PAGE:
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Vietnamese cancer patients fight their battles head on

Sunday, June 16, 2019, 10:07 GMT+7
Vietnamese cancer patients fight their battles head on
Luong Ngoc Van Anh and her daughter have to go through bad days after she was diagnosed with breast cancer. Photo: Salt Cancer Initiative

In Vietnam, K is widely used as short for cancer, and K fighters look to those who persistently combat the disease for inspiration.

For years, many in Vietnam have considered a cancer diagnosis on par with a death sentence, but Dr. Pham Truong Giang hopes that by sharing his own personal battle with cancer, others will be inspired to fight back against the ruthless disease.

“I was first diagnosed with cancer 16 years ago and the disease has spread to four different areas of my body since,” the 64-year-old shared during an interview following an inspirational speech he gave at a conference in Da Nang.

In fact, Dr. Giang’s battle with cancer has been such a roller coaster ride of heartwarming successes and nasty setbacks that his family and friends often joke that he has the Guinness World Record for “Most Cancers.”

Five diagnoses in 16 years

Dr. Giang’s first run-in with cancer came in 2003, when he was 48 years old and working as a medic in the health unit at the Office of Education and Training, District 7, Ho Chi Minh City.

As a married man with two sons and a successful career, Dr. Giang felt as if his entire world was on the brink of collapse when doctors told him he had both intestine and colorectal cancers.

“I was totally devastated, perhaps much like many other patients. But I was lucky to have a wonderful wife who helped me come up with a plan,” he said.

“We had so many things to figure out, like if we should tell our sons and how I would keep up with my job.”

Just one week after his diagnosis, doctors operated on Dr. Giang. 

In the end his stomach was fine, but he had to have half his colon removed.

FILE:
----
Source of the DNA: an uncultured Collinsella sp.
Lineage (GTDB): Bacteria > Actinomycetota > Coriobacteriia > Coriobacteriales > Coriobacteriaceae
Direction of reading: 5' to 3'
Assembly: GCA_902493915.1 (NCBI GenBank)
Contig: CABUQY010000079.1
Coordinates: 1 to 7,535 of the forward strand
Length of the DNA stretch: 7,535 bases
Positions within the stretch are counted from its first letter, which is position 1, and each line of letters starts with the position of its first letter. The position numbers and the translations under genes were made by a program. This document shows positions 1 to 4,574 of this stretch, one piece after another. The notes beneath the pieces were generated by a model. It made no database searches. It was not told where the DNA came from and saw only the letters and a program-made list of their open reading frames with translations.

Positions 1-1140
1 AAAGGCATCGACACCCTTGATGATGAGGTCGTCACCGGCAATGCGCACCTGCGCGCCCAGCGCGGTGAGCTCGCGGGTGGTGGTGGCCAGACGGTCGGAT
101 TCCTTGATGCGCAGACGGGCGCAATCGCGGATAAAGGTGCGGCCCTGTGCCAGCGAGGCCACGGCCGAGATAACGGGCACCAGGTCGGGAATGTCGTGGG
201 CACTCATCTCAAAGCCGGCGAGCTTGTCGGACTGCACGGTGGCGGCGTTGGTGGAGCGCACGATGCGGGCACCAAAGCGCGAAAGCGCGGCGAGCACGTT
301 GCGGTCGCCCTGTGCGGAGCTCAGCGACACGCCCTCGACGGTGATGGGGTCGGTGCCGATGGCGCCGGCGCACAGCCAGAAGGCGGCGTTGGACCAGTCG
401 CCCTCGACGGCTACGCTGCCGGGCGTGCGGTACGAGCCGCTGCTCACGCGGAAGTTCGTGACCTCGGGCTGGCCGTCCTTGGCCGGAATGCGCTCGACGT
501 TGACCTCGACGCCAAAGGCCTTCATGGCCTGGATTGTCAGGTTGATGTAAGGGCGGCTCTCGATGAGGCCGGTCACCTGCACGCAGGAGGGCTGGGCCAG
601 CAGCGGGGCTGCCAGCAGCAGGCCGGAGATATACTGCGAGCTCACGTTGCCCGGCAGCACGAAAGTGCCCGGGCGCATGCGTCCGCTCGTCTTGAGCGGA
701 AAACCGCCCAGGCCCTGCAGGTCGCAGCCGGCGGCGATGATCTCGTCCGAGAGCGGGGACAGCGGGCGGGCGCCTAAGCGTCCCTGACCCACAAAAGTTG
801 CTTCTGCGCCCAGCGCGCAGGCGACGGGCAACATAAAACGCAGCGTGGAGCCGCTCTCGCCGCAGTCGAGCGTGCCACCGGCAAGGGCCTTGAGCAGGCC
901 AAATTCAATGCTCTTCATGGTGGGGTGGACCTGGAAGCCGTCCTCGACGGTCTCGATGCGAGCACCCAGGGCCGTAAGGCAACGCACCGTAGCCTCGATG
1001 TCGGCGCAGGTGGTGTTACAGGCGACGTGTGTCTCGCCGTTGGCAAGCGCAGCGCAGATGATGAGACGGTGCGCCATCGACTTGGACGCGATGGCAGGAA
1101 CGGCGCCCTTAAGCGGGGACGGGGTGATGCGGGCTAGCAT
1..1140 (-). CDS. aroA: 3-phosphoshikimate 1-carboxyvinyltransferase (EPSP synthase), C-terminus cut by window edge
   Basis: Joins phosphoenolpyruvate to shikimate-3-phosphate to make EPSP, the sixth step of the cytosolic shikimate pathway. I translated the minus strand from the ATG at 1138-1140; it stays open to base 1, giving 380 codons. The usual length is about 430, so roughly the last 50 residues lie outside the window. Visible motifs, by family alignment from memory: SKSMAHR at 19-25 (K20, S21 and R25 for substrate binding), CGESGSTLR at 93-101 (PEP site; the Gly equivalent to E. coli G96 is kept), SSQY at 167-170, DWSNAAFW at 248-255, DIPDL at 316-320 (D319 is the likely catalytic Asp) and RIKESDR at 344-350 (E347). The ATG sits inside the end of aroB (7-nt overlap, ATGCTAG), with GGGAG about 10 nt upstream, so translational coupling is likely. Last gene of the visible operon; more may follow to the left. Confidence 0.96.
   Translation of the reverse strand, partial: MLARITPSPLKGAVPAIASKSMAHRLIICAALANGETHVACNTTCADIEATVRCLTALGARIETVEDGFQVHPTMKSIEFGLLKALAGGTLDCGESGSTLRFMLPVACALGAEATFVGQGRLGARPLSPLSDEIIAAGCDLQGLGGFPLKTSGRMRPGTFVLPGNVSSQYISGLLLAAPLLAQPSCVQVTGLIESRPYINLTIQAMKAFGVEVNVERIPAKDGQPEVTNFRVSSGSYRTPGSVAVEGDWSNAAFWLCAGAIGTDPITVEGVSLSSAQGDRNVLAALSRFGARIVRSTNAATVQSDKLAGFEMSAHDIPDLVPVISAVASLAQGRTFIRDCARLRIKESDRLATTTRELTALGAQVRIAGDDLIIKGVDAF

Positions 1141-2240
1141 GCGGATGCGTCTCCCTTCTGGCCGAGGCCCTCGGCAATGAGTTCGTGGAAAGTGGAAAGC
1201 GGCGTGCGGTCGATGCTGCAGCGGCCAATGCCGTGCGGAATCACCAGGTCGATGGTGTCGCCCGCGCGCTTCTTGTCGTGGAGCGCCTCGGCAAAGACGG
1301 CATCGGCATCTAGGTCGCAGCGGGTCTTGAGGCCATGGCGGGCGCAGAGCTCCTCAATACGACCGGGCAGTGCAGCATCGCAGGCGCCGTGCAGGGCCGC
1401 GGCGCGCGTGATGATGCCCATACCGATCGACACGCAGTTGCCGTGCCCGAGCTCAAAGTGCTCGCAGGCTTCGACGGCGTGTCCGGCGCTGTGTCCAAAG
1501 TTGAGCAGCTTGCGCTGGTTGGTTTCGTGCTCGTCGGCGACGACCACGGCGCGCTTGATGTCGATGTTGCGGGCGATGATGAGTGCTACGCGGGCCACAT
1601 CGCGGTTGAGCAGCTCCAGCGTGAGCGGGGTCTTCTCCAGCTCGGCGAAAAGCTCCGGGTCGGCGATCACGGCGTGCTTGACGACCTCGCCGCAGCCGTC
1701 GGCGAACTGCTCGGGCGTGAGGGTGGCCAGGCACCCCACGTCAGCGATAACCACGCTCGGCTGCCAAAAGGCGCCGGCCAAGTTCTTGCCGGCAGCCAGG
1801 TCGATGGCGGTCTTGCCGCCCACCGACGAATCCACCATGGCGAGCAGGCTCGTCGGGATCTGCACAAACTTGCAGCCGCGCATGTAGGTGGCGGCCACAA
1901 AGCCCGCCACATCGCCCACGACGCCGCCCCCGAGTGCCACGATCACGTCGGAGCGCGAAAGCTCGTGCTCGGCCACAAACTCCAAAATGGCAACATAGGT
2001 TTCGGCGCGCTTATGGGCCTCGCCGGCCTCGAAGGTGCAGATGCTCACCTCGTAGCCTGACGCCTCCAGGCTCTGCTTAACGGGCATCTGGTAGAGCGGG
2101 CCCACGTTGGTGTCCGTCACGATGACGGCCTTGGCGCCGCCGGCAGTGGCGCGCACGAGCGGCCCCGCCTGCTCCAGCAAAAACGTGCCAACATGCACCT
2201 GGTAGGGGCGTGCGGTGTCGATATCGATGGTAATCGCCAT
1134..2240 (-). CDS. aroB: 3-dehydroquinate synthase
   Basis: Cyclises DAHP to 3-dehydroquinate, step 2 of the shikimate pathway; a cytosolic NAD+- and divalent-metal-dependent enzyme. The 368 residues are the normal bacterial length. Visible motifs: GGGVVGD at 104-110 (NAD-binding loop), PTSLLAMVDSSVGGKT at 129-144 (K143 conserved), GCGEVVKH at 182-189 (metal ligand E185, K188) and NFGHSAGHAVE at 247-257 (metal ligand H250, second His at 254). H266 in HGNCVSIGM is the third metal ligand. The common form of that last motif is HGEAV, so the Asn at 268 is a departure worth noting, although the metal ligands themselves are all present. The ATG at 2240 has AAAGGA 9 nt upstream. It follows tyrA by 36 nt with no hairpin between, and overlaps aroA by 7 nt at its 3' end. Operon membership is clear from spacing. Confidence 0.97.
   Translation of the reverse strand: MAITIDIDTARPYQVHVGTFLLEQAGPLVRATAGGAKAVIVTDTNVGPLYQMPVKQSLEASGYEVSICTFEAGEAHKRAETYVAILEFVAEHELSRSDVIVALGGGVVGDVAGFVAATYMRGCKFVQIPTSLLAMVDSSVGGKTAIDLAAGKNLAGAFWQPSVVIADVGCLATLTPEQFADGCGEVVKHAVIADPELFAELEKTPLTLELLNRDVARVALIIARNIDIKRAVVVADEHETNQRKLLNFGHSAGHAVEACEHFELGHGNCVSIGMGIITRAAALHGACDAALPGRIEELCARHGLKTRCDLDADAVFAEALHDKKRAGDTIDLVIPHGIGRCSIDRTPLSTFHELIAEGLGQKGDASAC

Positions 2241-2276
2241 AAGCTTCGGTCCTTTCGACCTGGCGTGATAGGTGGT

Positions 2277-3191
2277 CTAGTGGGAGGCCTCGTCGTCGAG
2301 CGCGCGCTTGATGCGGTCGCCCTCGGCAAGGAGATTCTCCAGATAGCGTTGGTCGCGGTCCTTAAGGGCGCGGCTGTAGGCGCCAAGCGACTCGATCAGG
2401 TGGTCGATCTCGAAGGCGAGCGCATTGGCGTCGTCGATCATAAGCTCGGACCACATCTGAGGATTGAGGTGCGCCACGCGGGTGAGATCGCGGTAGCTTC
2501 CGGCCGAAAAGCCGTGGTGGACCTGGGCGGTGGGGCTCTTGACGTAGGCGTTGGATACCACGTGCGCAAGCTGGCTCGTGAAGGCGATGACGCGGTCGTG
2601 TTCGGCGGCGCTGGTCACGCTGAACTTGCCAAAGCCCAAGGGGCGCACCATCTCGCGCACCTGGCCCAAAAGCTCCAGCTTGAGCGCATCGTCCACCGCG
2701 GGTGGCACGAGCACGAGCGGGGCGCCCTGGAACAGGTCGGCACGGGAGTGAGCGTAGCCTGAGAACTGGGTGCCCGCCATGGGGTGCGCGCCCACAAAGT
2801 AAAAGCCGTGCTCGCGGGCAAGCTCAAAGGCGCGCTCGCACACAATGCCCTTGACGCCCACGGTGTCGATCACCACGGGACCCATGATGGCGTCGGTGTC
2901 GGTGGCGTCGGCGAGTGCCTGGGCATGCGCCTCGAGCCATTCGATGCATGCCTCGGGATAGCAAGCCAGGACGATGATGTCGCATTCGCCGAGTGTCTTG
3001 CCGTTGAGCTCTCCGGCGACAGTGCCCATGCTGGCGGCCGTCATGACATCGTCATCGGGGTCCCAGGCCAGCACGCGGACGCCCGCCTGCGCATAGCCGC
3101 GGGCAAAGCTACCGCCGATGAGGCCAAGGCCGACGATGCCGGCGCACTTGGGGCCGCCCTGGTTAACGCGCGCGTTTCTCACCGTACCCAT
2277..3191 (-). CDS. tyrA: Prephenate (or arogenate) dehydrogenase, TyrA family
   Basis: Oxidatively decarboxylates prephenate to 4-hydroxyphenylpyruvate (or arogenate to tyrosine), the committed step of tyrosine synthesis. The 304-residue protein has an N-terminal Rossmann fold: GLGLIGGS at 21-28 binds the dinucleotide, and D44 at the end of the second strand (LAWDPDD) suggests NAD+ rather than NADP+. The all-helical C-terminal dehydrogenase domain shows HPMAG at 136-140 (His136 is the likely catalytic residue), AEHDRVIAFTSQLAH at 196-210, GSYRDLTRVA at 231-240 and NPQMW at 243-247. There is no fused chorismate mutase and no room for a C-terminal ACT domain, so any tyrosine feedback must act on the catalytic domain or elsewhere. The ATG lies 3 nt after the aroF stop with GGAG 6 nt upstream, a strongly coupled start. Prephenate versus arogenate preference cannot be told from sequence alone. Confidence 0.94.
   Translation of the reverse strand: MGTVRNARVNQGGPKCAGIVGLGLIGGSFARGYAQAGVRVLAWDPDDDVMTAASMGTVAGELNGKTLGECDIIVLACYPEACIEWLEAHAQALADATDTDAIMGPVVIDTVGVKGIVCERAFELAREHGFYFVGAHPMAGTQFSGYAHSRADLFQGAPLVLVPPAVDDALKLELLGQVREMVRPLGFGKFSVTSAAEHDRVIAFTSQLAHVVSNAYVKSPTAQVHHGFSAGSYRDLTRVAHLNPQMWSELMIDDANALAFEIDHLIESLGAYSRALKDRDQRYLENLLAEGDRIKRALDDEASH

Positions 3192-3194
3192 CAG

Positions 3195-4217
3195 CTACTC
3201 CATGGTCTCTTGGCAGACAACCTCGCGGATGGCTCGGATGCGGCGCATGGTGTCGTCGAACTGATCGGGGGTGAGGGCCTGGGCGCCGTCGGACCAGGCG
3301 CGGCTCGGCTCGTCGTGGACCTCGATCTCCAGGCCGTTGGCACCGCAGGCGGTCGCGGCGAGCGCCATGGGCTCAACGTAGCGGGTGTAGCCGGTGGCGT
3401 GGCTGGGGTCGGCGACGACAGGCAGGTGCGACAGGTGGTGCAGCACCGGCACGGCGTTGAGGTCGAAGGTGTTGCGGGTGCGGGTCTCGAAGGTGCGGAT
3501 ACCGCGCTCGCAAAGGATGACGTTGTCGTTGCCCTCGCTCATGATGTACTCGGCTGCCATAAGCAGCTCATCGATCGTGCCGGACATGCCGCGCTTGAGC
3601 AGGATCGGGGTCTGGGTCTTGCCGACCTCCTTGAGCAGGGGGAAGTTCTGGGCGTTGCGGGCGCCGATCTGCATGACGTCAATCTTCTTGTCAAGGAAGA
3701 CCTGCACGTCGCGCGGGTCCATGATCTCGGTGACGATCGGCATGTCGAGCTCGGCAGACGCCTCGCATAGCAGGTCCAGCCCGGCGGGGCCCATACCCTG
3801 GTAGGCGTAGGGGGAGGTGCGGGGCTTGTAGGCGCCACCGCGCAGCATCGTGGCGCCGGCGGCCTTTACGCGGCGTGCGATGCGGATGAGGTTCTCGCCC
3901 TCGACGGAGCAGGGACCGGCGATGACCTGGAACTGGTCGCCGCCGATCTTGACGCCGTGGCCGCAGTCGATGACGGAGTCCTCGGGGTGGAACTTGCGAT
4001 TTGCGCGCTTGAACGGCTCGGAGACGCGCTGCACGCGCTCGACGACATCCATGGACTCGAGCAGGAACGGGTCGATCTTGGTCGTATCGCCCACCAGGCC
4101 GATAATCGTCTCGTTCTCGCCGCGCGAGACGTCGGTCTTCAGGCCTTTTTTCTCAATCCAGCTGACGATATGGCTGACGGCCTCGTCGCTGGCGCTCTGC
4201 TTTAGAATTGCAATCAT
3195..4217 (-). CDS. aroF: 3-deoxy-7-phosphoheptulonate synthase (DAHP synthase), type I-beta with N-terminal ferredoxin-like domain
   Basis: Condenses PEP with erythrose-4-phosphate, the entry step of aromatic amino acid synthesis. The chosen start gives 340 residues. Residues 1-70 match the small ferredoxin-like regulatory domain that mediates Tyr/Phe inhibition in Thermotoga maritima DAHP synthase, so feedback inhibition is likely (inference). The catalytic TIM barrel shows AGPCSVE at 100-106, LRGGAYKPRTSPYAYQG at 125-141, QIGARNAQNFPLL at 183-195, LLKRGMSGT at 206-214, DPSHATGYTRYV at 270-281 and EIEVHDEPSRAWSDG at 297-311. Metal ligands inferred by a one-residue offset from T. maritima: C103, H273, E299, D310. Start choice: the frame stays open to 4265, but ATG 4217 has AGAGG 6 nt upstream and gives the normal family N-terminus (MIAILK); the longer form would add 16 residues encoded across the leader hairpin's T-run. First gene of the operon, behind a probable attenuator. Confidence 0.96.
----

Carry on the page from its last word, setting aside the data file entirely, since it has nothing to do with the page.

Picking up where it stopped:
Dr Pham Truong Giang and his wife - who has helped him combat his multiple cancers for 16 years. Photo: Supplied

Dr. Pham Truong Giang and his wife, who has helped him combat his multiple cancers for 16 years. Photo: Supplied

One surgery and nine chemotherapy sessions later, he was finally ready to embrace a new life. 

He chose to retire early at age 49 and his wife quit her job as a nurse.

“I wasn’t able to pull myself together for a full month after the first operation. I was quite worried about what would happen to my life and my career,” he said.

But he was not out of the woods yet. 

A year later, an endoscopic scan revealed that Dr. Giang had developed a stomach ulcer that would cost him two-thirds of his stomach and nine more chemotherapy sessions.

A new blow struck six years later when he developed pelvic colon cancer and was prescribed eight chemotherapy sessions and again in 2015, when he was diagnosed with bladder cancer and had to undergo seven chemotherapy sessions.

“It was less horrifying the second time, but still really shocking. The fear was totally gone by the third operation, but the chemotherapy sessions still wore me out.”

Most recently, in June 2018, he was told by doctors that he was having cancer recurrence in his colon.

Keeping calm and facing the devil

Nguyen Thi Bich Chau, a dermatologist and cancer patient, has been diagnosed twice with cancer.   

“I was told I had both thyroid and ovarian cancers, but luckily they were both detected in stage one. Still, the cancer cells could spread to other organs like what happened to Dr. Giang,” she said.

But even with the odds stacked against her, Chau never lost hope.

“Others were deeply concerned with my sickness, but I didn’t have a problem with it. Facing it gave meaning to my life. I’ve been in the surgery room eight times!” she exclaimed.

Truong Ngoc Van Anh (center) wears a bright smile while fighting breast cancer. Photo: Salt Cancer Initiative

Luong Ngoc Van Anh (center) wears a bright smile while fighting breast cancer. Photo: Salt Cancer Initiative

Luong Ngoc Van Anh, 43, had a much more difficult time accepting her breast cancer diagnosis two years ago while she was working at a social support unit for the mentally ill in Binh Phuoc Province, southern Vietnam.

“It took me days to process,” she said.

But being the single mother of a nine-year-old daughter, Anh had to put her best foot forward and stand up to the disease.  

She has thrived until now.

But keeping her chin up does not mean chemotherapy and surgery have not taken their toll. 

“It’s doesn’t help to just put on a sad face. Instead I do a lot of research and participate in the cancer patient community. I often meet with people who have it much worse than I do,” she explained.

“Take Dr. Giang for example. Cancer appears to strike him every few years. To people like us, cancer just seems like an old friend.”

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